Labor group wants say in Inglewood stadium plan


The NFL stadium plan that sped through Inglewood City Hall last month now faces its first major obstacle: A petition drive launched by a powerful labor group that could delay the project unless developers guarantee more union jobs and better wages.

Even as it negotiates deals for construction and long-term work at the stadium backed by St. Louis Rams owner Stan Kroenke, the Los Angeles County Federation of Labor is gathering signatures to force a public vote on the project.

An election could slow the stadium by months and cost Kroenke his lead in the race to return a professional football team to Los Angeles.


The Federation’s main concern, executive secretary Rusty Hicks said, is that the development agreement that Inglewood’s City Council unanimously approved Feb. 24 doesn’t mandate well-paying, long-term jobs during and after construction of the $1.86 billion stadium and the entertainment and retail complex around it.

“The developer should make good on its promise and provide signed, written agreements committing to good jobs for the project’s construction and operations,” said Hicks, whose group represents about 300 labor unions. “We’ve got enough poverty jobs. We don’t need any more.”

The Federation has until March 25 to qualify the measure for a referendum, Inglewood City Clerk Yvonne Horton said. If the labor group can get about 6,000 verified signatures, the Inglewood City Council has two choices: It could repeal its earlier vote, which would kill the initiative. Or it could schedule a special election for a public vote on the initiative — likely in August or September.

Inglewood Mayor James T. Butts Jr. said he’s confident the issue won’t get that far.

“I’m certain within the next five to seven days everything will be worked out to everyone’s satisfaction,” Butts said.

Hicks echoed the optimism.

“I’m hopeful we will get to a resolution,” Hicks said. “The developer says that they want an agreement and I know that we want an agreement so I’m hopeful.”

Kroenke and his partners are pushing back. In response to the union’s signature-gathering effort, Citizens for Revitalizing the City of Champions, a group funded by Kroenke and Bay Area-investment firm Stockbridge Capital, circulated an email to project supporters urging them not to sign “the anti-stadium petition” by “outside special interests backing competing stadium plans.”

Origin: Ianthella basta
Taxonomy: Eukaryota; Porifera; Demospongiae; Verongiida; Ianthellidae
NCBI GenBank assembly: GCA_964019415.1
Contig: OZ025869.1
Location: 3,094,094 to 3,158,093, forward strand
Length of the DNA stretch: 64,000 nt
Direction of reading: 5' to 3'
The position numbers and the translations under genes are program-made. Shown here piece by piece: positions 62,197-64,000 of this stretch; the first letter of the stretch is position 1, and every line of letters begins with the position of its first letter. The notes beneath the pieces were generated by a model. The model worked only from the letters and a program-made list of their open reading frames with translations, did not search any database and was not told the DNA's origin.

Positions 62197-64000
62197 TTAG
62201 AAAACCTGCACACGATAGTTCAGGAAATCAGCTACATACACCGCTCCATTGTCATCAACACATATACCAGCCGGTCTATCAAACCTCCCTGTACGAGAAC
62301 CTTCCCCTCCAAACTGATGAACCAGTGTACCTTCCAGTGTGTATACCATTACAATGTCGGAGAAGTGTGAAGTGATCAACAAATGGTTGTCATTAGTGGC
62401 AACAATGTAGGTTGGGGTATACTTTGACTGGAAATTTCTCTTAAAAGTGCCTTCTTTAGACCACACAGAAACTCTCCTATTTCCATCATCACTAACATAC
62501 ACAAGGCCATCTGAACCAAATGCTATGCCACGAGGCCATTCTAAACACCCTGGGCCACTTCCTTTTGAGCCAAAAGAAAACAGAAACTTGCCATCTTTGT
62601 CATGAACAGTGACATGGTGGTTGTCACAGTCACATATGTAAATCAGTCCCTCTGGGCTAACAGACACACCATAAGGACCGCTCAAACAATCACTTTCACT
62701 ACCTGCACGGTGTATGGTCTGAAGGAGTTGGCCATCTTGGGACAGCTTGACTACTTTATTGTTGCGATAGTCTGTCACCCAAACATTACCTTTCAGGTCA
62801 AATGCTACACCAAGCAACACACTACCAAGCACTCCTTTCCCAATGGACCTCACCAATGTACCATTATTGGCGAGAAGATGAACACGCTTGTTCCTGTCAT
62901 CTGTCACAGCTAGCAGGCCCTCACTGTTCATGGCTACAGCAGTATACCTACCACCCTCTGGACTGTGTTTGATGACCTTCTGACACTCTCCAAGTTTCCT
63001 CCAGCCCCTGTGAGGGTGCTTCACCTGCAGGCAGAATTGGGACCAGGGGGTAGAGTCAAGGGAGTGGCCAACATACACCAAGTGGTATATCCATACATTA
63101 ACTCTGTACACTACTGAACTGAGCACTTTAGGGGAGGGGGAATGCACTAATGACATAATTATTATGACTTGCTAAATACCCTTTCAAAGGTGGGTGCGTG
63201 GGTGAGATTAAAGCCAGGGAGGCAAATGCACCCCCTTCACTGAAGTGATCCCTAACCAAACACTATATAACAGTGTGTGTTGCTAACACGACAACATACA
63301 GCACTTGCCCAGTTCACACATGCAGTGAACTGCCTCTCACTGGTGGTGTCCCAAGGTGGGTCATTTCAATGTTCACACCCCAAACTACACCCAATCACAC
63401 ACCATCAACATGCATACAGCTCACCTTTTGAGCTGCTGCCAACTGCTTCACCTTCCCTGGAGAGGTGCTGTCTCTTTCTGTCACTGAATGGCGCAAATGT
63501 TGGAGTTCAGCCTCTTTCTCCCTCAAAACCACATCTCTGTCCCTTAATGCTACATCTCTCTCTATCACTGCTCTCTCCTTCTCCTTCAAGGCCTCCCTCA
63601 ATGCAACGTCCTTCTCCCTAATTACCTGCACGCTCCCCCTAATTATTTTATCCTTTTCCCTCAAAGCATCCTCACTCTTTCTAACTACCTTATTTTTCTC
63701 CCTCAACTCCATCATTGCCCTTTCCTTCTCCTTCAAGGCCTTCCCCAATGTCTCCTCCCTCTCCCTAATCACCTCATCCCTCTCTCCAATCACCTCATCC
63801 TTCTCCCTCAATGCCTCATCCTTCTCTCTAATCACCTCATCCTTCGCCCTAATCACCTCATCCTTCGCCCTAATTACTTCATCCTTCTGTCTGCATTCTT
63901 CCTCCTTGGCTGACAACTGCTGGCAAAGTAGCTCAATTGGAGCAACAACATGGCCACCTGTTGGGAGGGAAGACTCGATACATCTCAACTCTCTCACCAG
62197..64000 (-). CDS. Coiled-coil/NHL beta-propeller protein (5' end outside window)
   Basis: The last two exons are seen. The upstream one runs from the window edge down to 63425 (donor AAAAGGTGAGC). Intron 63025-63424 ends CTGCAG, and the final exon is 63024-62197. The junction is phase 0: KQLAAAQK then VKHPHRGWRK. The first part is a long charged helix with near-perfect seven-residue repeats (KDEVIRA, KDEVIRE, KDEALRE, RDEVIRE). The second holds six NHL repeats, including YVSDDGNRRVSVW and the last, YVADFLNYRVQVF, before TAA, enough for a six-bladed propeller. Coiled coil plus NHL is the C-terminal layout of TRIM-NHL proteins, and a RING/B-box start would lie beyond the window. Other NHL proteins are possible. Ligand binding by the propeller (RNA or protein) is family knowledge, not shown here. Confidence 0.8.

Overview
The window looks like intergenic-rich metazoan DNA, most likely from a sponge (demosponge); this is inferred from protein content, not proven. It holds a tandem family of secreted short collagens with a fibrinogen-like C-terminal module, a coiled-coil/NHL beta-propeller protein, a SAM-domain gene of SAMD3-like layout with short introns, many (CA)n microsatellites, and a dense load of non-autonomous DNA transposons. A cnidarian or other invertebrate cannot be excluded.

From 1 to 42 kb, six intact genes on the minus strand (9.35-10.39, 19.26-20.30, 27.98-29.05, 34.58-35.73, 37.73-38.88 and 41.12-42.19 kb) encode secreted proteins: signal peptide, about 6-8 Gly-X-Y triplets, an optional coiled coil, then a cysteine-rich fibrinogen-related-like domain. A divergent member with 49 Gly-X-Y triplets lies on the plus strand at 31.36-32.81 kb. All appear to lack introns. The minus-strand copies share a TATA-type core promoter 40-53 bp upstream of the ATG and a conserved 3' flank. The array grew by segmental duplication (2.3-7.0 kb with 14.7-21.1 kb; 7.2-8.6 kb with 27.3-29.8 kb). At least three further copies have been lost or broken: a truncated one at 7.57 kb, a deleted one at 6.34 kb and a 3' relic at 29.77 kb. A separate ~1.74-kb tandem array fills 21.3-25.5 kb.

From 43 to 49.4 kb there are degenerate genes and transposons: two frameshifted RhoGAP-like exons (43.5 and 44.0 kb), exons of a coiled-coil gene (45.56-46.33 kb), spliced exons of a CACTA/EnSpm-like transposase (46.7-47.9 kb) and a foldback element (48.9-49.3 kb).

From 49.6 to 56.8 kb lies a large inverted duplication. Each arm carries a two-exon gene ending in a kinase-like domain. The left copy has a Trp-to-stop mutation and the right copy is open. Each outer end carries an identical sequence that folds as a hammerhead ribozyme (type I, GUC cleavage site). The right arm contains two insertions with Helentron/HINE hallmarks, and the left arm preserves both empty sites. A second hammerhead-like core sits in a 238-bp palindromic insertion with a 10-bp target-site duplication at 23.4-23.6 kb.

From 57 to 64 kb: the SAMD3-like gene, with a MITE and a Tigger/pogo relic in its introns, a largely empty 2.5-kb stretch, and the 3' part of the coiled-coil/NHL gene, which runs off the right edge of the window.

“Their goal is to first delay and then stop the project completely,” the email said.

The Federation, though, says it has no favorite in the stadium race. It will seek the same agreements on the $1.7-billion stadium proposed in Carson by the San Diego Chargers and Oakland Raiders.

Mark Fabiani, the Chargers’ point man on stadium issues, said supporters of the Carson project have no connection to the Inglewood referendum.

A spokesman for AEG, which teamed with labor to win approvals in 2012 from the L.A. City Council for the downtown Farmers Field stadium, said it is “not in any way involved.”

The Federation has helped lead campaigns to raise the minimum wage in Los Angeles, and to boost pay at a number of private employers in the region. While many of its member groups represent service workers — including hotel maids, janitors, government employees and healthcare workers — the Federation has also allied with big developers to create construction jobs.

In this case, the Inglewood stadium project has already committed to use union labor to build the stadium and development around it at Hollywood Park. Negotiations over those contracts, however, are ongoing, Hicks said.

“We want to have it in writing before the first shovel hits the ground,” he said.

The project’s development agreement with the city sets a goal that 35% of post-construction jobs would go to Inglewood residents and promises outreach and training programs to help local residents get those jobs.


“We are proud of our commitment to union labor for construction, anticipate long-term union jobs after construction and also underscore the fact that local hiring provisions for the project will bring new opportunities to Inglewood residents and businesses,” said Chris Meany, a senior vice president for the Hollywood Park Land Co., which controls the property.

Those agreements, and projections of more than 10,000 full and part-time jobs once the development is up and running, are a big reason why the stadium has broad support in Inglewood.

“This project will bring prosperity to our city,” said Steven Johnson, pastor of business and finance at Faithful Central Bible Church in Inglewood. “It’s an economic renaissance.”

Johnson was one of dozens of citizens who spoke in favor of the project at a public hearing the night City Council members voted 5-0 to approve the stadium without a public vote. But a handful of opponents spoke up too, saying a development this complex deserved more study.

“I hope you allow the residents of this community to decide this,” said resident Diane Sambrano.

Hicks wouldn’t say how many signatures the Federation has collected but expressed confidence they would gather enough by the deadline.


When stadium supporters launched the project through an initiative petition in January, they collected more than 22,000 signatures in about three weeks.

Petitions began circulating Thursday in Carson in support of a ballot initiative that changes city zoning for the stadium that is supported by several unions.

“We’re not taking a position in regard to supporting one stadium over the other,” Hicks said. “We’re looking for good jobs.”

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Times staff writer David Wharton contributed to this report.